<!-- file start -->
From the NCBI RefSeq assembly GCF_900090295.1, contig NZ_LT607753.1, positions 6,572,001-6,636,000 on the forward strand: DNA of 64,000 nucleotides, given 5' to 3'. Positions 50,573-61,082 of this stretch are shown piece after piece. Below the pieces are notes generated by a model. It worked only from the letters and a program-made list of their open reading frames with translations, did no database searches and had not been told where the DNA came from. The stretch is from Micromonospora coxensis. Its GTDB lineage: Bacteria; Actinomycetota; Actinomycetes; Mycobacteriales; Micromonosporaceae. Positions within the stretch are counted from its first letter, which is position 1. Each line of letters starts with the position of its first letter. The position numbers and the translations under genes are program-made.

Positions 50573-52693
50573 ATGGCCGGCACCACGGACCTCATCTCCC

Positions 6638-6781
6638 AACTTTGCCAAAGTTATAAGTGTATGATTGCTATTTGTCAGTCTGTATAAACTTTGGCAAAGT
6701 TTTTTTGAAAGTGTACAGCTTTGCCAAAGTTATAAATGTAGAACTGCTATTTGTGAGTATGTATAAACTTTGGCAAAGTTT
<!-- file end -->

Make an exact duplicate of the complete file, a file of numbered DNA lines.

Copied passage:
From the NCBI RefSeq assembly GCF_900090295.1, contig NZ_LT607753.1, positions 6,572,001-6,636,000 on the forward strand: DNA of 64,000 nucleotides, given 5' to 3'. Positions 50,573-61,082 of this stretch are shown piece after piece. Below the pieces are notes generated by a model. It worked only from the letters and a program-made list of their open reading frames with translations, did no database searches and had not been told where the DNA came from. The stretch is from Micromonospora coxensis. Its GTDB lineage: Bacteria; Actinomycetota; Actinomycetes; Mycobacteriales; Micromonosporaceae. Positions within the stretch are counted from its first letter, which is position 1. Each line of letters starts with the position of its first letter. The position numbers and the translations under genes are program-made.

Positions 50573-52693
50573 ATGGCCGGCACCACGGACCTCATCTCCC

Positions 6638-6781
6638 AACTTTGCCAAAGTTATAAGTGTATGATTGCTATTTGTCAGTCTGTATAAACTTTGGCAAAGT
6701 TTTTTTGAAAGTGTACAGCTTTGCCAAAGTTATAAATGTAGAACTGCTATTTGTGAGTATGTATAAACTTTGGCAAAGTTT